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Navigating the challenges of devolution

Source: PSE Jun/Jul 2016

Mark Duddridge, chair of the Cornwall and Isles of Scilly Local Enterprise Partnership (LEP), discusses the importance of an evidence-based approach to devolution in order to navigate the challenges it brings.

Devolution is hard. Just ask Gateshead. Or North Somerset. Or Norfolk. Or Yorkshire. In all these cases – and there are others – local authorities are grappling with the expectation that they come together under an elected mayor in return for greater devolved powers from Whitehall. 

Agreeing mayoral deals in non-metropolitan and two-tier local authority areas will be no mean feat. As well as the potential for political, economic and geographic tensions, communities secretary Greg Clark MP has made it clear he won’t sign off devolution deals without full support from LEPs. 

The role of LEPs 

As a chair of an LEP you’d expect me to argue that’s a good thing, but I also happen to believe it. I don’t think we can underestimate the importance that government is placing on LEPs in delivering its localism agenda, both as partnership brokers and the conduit through which local growth funds are channelled. 

Local authorities need LEPs as much as LEPs need local authorities, and it’s no good railing against the architecture of devolution when you could – and should – be getting on with it. 

That’s perhaps easy for me to say when our LEP area embraces just two local authorities, Cornwall Council (which has been unitary since 2009) and the Council of the Isles of Scilly. We signed the UK’s first non-metropolitan devolution deal almost a year ago and, together with government and our (single) NHS clinical commissioning group, there are just four parties to the agreement. 

Compare that to our neighbouring LEP in Devon and Somerset which has 22 devolution partners, and you start to appreciate the scale of the challenge. 

Challenge and focus 

Where I think LEPs can add real value to the devolution process is through both challenge and focus. Local authorities are, after all, intrinsic partners in all LEPs – it’s not a case of “them and us”. What LEPs do is bring the private sector voice to the table, and as we are partnerships this includes others like universities and the voluntary sector. There are some 2,000 private sector business people involved in the 39 LEPs across England, all committed to growing their local economy. That should be a rich and experienced resource for government to drawn on.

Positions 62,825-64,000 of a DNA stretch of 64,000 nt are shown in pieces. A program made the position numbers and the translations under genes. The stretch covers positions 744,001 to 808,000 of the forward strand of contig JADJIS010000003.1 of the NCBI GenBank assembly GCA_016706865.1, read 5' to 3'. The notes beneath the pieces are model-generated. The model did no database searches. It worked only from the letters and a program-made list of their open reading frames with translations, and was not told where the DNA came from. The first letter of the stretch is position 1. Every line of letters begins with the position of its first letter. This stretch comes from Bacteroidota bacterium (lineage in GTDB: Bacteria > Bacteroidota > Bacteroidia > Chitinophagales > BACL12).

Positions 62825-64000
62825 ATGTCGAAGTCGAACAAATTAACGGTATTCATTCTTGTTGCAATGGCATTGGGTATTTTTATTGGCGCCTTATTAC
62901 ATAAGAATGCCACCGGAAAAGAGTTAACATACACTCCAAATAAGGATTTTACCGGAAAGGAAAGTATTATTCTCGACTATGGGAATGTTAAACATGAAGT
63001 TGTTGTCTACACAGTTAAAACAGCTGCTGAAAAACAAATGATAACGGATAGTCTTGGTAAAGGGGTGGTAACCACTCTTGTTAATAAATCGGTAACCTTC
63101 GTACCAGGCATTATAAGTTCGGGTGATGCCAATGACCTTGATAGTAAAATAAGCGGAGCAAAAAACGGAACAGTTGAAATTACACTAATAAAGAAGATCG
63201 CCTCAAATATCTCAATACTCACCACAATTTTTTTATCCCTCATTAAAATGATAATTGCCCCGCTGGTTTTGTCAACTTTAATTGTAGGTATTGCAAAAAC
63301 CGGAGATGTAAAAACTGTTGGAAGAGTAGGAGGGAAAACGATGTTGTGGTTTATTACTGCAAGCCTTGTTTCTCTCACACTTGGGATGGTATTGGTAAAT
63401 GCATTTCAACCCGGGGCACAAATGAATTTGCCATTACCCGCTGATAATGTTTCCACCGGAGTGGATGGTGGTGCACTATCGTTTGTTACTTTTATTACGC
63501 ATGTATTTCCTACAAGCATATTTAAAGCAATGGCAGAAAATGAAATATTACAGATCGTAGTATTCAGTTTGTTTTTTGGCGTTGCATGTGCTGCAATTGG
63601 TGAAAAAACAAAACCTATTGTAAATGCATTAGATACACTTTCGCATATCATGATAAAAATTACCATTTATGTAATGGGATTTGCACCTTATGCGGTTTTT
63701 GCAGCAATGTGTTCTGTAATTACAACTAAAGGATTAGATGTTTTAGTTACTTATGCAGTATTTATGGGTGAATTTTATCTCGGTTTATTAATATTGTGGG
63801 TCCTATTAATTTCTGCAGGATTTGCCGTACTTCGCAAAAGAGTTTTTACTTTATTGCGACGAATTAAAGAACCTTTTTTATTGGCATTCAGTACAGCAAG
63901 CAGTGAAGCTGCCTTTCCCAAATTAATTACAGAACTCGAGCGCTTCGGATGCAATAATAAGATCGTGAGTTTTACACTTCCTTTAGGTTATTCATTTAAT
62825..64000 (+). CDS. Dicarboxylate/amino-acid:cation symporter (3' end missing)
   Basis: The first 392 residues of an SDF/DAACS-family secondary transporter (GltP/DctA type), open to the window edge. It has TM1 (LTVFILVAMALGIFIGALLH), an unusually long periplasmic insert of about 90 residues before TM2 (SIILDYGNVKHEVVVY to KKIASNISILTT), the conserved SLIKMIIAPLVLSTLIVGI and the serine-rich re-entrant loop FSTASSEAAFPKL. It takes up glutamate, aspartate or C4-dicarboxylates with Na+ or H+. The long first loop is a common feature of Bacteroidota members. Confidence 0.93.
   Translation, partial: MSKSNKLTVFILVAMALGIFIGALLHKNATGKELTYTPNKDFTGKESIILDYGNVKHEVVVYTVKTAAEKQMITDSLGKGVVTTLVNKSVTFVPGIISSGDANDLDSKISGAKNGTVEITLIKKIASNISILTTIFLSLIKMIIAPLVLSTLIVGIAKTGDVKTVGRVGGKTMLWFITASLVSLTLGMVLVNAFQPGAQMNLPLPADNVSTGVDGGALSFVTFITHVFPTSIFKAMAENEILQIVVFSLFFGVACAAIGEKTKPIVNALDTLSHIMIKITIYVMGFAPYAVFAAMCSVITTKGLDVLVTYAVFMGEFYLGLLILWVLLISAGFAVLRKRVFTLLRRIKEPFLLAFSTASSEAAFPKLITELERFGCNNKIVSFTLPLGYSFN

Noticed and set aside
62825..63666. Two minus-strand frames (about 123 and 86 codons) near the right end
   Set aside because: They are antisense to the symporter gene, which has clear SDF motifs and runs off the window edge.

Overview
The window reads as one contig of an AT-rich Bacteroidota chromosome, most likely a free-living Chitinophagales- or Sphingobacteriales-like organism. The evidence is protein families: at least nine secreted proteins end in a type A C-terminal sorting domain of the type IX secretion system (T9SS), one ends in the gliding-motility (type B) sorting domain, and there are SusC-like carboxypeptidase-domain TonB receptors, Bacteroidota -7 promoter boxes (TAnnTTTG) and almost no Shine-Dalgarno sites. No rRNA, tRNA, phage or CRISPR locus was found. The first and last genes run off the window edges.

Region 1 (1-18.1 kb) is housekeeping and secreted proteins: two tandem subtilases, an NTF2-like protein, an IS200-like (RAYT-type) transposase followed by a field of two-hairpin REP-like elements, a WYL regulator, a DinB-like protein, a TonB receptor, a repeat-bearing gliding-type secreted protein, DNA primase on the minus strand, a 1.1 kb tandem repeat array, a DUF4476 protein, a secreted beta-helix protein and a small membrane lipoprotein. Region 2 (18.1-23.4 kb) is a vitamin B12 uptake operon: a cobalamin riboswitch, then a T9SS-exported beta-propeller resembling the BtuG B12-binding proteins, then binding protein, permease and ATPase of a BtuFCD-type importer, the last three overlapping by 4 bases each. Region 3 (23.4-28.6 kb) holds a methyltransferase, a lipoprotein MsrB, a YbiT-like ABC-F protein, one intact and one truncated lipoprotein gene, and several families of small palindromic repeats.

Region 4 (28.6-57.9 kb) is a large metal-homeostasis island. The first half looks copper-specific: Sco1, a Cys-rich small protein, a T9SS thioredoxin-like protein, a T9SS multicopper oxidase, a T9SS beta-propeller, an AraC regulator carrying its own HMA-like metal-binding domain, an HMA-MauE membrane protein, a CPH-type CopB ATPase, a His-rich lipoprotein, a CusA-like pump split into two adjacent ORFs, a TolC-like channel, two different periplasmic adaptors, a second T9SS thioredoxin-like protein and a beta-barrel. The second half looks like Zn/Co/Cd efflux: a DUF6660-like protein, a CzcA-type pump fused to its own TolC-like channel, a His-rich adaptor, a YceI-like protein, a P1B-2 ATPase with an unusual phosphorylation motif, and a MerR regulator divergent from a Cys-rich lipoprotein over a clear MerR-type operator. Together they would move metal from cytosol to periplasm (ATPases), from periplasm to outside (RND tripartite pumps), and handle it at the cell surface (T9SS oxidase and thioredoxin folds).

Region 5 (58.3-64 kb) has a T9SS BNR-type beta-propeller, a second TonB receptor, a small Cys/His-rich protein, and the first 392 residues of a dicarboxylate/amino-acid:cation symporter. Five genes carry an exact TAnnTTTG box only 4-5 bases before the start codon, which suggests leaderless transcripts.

Evidence-based devolution 

We were fortunate in Cornwall and the Isles of Scilly in already having a strong partnership approach to local growth, born from 20 years of targeted European investment programmes and a distinct cultural and geographical region. 

Cornwall Council recognised early on that it was important to demonstrate how devolution could deliver tangible benefits based on a set of evidenced-based priorities, rather than draw up a shopping list and get tangled up in arguments about governance and structures. 

The LEP, which has more private than public sector board members, helped evidence Cornwall’s ‘asks’ of government with support from our business community, MPs and Peers, and was able to challenge and stress test elements of the deal before it was presented to ministers. 

We went to Whitehall with a single voice, clarity of purpose, and shared ambition. We presented a set of offers as well as interventions that met our region’s economic objectives and were aligned with government policy. We also set out clearly who would do what. 

The result was a devolution deal that spans transport, employment and skills, EU funding, business support, energy, health and social care, public estate, heritage and culture. 

Clear roles and responsibilities 

There are clear roles and responsibilities for delivery among the partners to the deal, with the LEP leading the business support, employment and skills agendas, but also feeding into a number of other strands where relevant. 

Through the LEP the role of business has been crucial, and is something local authorities ignore at their peril. 

Given the shifting sands of local government finance and the reform of business rates, the private sector will rightly demand a louder say in how those monies are invested locally in the future. I believe LEPs, properly constituted, are uniquely placed to channel those demands in a positive and collaborative way in the pursuit of local growth. 

I also hope devolution can do more to promote rural-led economic growth and innovation. We hear an awful lot about city-led growth and the Northern Powerhouse, but let’s also champion our rural areas, recognise their contribution, and acknowledge their different needs.

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